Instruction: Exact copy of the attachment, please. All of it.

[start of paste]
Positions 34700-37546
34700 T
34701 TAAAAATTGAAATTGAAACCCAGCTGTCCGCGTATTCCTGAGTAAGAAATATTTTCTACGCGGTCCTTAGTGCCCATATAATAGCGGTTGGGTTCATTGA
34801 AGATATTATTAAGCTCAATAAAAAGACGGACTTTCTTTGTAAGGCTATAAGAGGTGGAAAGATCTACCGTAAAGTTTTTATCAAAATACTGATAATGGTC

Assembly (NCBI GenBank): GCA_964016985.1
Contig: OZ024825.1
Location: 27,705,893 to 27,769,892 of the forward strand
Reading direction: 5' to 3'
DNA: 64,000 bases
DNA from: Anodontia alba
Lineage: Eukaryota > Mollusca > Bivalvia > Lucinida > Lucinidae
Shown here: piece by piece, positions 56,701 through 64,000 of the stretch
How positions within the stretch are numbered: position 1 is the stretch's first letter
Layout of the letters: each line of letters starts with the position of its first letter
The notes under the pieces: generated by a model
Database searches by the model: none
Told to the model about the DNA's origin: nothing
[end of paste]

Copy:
Positions 34700-37546
34700 T
34701 TAAAAATTGAAATTGAAACCCAGCTGTCCGCGTATTCCTGAGTAAGAAATATTTTCTACGCGGTCCTTAGTGCCCATATAATAGCGGTTGGGTTCATTGA
34801 AGATATTATTAAGCTCAATAAAAAGACGGACTTTCTTTGTAAGGCTATAAGAGGTGGAAAGATCTACCGTAAAGTTTTTATCAAAATACTGATAATGGTC

Assembly (NCBI GenBank): GCA_964016985.1
Contig: OZ024825.1
Location: 27,705,893 to 27,769,892 of the forward strand
Reading direction: 5' to 3'
DNA: 64,000 bases
DNA from: Anodontia alba
Lineage: Eukaryota > Mollusca > Bivalvia > Lucinida > Lucinidae
Shown here: piece by piece, positions 56,701 through 64,000 of the stretch
How positions within the stretch are numbered: position 1 is the stretch's first letter
Layout of the letters: each line of letters starts with the position of its first letter
The notes under the pieces: generated by a model
Database searches by the model: none
Told to the model about the DNA's origin: nothing